Insight

Upcycling in the built environment: how to turn your old projects into new clients

Some people aren’t comfortable blowing their own trumpet and with good reason. No one likes it when someone loves themselves a bit too much and the same applies to how a company markets itself. While marketing is all about selling yourself to your potential clients, there’s a fine line between arrogance and confidence. The former will send your audience elsewhere; the latter lets them know you’re the real deal.  

When it comes to your marketing collateral, case studies are a great way to demonstrate your worth while keeping it factual and balanced. In this blog, we’re going to get you to rethink your approach to case studies and show you how to create stories that show your worth and attract new clients.  

Tell a compelling story

Case studies are more than a quick summary of what you did for your customer and a happy quote at the end. Case studies draw the reader in with a story.   

Everyone loves a story. But it’s more than that. Our brains are hard-wired to respond to a them. Research has shown that more areas of our brain fire up when we are listening to a story than if we were simply being told a series of facts and figures. That leads us to enjoy the experience more, understand the information more deeply and retain it for longer.  

A good case study will have a beginning, a middle and an end as well as a protagonist (that’s your customer). So make sure that you follow the classic fairy tale formula: start with identifying a problem, introduce the solution (that’s your business service or product), and then showcase the results.   

Taking this approach also means that you can dig deep into a problem and paint a vivid picture that connects with the audience, answering one of marketing’s most important questions: “so what?”.  

When a problem resonates strongly with the reader, they’ll find themselves saying, “yes, that’s my problem too!” And, feeling like that, who isn’t going to read on to find out what the solution is?  

Write from the perspective of your customer

As we’ve said before, no one likes to listen to a person blow their own trumpet.   

“But how can I tell them about how good we are, then?”, we hear you cry.  

Well, this is why case studies are your secret weapon: good case studies are about the customer’s journey, not about your company. Writing case studies from the perspective of your customer moves the focus away from yourself, instantly changing the tone of the copy and avoiding the trap that businesses too often fall into (talking about themselves too much!).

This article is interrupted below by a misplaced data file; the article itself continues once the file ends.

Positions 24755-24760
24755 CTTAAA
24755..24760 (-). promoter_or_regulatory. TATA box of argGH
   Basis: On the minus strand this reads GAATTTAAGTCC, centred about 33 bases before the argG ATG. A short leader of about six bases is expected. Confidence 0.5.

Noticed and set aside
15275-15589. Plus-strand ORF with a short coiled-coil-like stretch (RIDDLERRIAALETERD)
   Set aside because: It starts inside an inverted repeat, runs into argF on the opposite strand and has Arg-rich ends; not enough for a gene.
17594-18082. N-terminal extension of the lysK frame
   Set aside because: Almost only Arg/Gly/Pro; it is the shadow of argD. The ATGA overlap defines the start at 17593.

Not only is it written from their perspective, telling their story and their problem, but it contains loads of genuine customer quotes.  

Why is this important?   

91% of us will read at least one review of a product or service before we buy. And of all the different factors affecting a purchase decision, seeing positive reviews is top of the list.   

In this context, then, a case study is like a super-charged customer review that helps your reader to build trust in your brand and to start working with you. This is especially relevant for construction, where the sums of money and the scope of works are considerable.    

Get the fundamentals right

Pick the right candidate 

Choose a client that represents your target audience or the target problem you’re solving. For example, if you’re bread and butter is fitting out hospitality venues, make sure that’s reflected in your case studies.   

Get the approvals process right  

It may seem like a technicality, but before you speak to your client, the interview must be signed off by the relevant people. And depending on the size of the organisation that your client works for, this can become quite a headache.  

Following the interview and write-up, you’ll also need to send the case study to your client for their (or their manager’s) approval.   

Give yourself enough time  

Make sure you allow time for a slow approval process, coordinating your and your client’s diaries, writing the case study and – always – allowing your writing to rest overnight before issuing it. Invariably there’ll be something you’ll spot with fresh eyes that you won’t be able to change if the horse has already bolted.  

Don’t forget, you’ve also got to get your client to sign off on the draft before anyone within the wider business sees it. So, give yourself plenty of time to get the relevant approvals before you publish the finished piece.  

Ask the right questions  

Once the right permissions are in place and your interview is in the diary, make sure you set yourself up for success by preparing the questions you want to ask.   

Group questions into three topics. Here are some examples:  

The challenge : 

  • What challenges were you experiencing before working with us?  
  • How were these challenges affecting your team?  
  • What might have happened if you hadn’t found a solution?  

The solution :

  • What made us stand out against our competitors?  
  • What service helped you solve the problem?  

The results : 

  • When did you realise things had changed for the better?  
  • What have the measurable benefits been? 

Think about the structure and visuals  

A picture can paint a thousand words. In our busy, distracted world, even the most finely crafted story will lose people if it looks like a block of text. Few people will have the time or determination to wade through page after page of solid text. So make sure it gets to the point quickly, it’s easy to read and it looks good.   

Whether your case study is intended to be printed and handed to your target audience or uploaded onto your website, it will need plenty of white space and images to break up the text.   

 

Get in touch with the team at Luma to discuss whether case studies could be a useful addition to your marketing strategy.

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